When I Know What You Did Last Summer was first released in 1997, the studio was trying to capitalize on the lucrative success of Scream by the same screenwriter, Kevin Williamson just one year earlier. The film’s production was rushed. Miramax sued Sony over language in the film’s marketing that suggested it was from the creator of Scream (which was directed by Wes Craven; IKWYDLS was helmed by Jim Gillespie). Lois Duncan, whose novel the script is based on, famously hated the movie. One of its most iconic scenes was an on-set suggestion from a kid who won a contest. All things considered, IKWYDLS should not have worked and yet, the movie was a box office success and has earned its due as a cult classic in the 20-plus years since.
I Know What You Did Last Summer follows four teenagers (played by Jennifer Love Hewitt, Ryan Phillippe, Sarah Michelle Gellar, and Freddie Prinze Jr.) after they accidentally run over a pedestrian with a car on the Fourth of July. The crew eventually agrees to cover up the hit-and-run, tossing the victim’s body in the water before agreeing to never speak of that night again. One year later, the four start receiving ominous threats from a stranger who claims he knows what they did, before things turn deadly (again).
I first saw this movie roughly 12 years ago, at an after-school program designed to keep nerds in my hometown from using their free time to get drunk and hook up in the woods. I spent most of the film’s run time watching in fear from behind a couch pillow, as I had yet to evolve into the “black-wearing, tattoo-covered, body-piercing philosophy student” that Julie (Hewitt) worries her boyfriend Ray (Prinze) will leave her for once they go to college. In the years since, I’ve developed a strong affinity for all things creepy and weird—specifically horror films. I was curious to revisit this one and what better way to kick off the summer than forcing my dear friend and colleague Frida Garza to watch it with me?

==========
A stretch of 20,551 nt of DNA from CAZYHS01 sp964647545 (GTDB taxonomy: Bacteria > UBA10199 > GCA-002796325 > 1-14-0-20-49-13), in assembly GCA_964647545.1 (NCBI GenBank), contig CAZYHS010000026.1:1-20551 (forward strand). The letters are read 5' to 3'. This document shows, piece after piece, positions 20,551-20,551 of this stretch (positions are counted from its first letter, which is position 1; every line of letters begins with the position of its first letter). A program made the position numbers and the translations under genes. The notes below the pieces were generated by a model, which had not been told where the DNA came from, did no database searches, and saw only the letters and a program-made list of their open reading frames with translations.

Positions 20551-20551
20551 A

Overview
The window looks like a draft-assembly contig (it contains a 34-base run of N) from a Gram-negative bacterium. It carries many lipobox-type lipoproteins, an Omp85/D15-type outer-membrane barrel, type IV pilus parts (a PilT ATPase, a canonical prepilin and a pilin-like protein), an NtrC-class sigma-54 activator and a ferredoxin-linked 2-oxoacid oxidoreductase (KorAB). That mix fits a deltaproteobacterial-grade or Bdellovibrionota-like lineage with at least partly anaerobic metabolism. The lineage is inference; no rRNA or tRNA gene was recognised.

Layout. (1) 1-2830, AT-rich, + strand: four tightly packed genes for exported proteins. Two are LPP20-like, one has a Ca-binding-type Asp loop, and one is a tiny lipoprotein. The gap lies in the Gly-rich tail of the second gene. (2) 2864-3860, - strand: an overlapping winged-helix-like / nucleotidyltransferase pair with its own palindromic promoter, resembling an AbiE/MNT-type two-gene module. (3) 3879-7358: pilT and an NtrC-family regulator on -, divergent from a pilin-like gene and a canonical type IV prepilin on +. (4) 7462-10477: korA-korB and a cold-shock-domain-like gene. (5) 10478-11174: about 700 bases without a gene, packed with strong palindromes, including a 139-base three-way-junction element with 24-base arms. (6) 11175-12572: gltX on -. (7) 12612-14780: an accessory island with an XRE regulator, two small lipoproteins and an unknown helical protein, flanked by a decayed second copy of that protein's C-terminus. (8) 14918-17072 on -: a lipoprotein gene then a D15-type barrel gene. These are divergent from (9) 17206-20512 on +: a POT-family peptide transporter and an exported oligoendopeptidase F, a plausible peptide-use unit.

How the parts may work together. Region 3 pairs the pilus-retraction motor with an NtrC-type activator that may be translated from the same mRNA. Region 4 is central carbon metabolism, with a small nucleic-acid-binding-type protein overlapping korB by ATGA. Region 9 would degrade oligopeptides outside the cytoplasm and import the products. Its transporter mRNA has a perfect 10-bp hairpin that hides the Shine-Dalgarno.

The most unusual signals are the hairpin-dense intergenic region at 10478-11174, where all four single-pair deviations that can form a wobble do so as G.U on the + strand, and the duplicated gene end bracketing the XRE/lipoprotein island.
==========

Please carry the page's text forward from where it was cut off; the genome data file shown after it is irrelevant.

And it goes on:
If you have yet to see it, too, in the words of our great protagonist/that random kid who won a contest: What are you waiting for?
Lisa Fischer: This movie has been so heavily parodied in pop culture, from Scary Movie to Man Seeking Woman to The Simpsons, I was kind of surprised you’d never seen it. The movie absolutely holds up for me upon rewatching, but what did you think as a first-timer? Did you have any expectations going into it?
Frida Garza: I will say I had a love-hate relationship with anything spooky as a kid. I was obsessed with ghost hunter shows, but would also cry when they were over, and I started to think about death as a concept. So my parents were exhausted and often just said some stuff was off limits. I Know What You Did Last Summer was one of these cultural touchstones that I expressed some curiosity in, and my parents ushered me past whenever we went to Blockbuster.
So I would say I had no expectations. I didn’t even know the movie was about four kids who were being harassed—for some reason, I assumed it was one person with a big secret—and that in fact, if the viewer knows the basic premise of the movie, they already know what those kids Did Last Summer. Murder! They did murder.
I didn’t expect the movie to be so campy, but I also didn’t expect to get genuinely scared. There was a scene where Jennifer Love Hewitt’s character is running away from the man with the fish hook, who has been after them all summer, and she finds the bodies of Ryan Phillippe’s and Sarah Michelle Gellar’s characters. I screamed! I think I grabbed your hand. I think maybe there’s more gore than psychological horror in this movie (the fish hook is a wildly inefficient choice for murder, but rather efficient in making me squeamish), but there is a lot of tension that builds up as the four kids are trying to outrun their guilt and figure out who is trying to kill them. Those were two separate battles but they were often fought at the same time.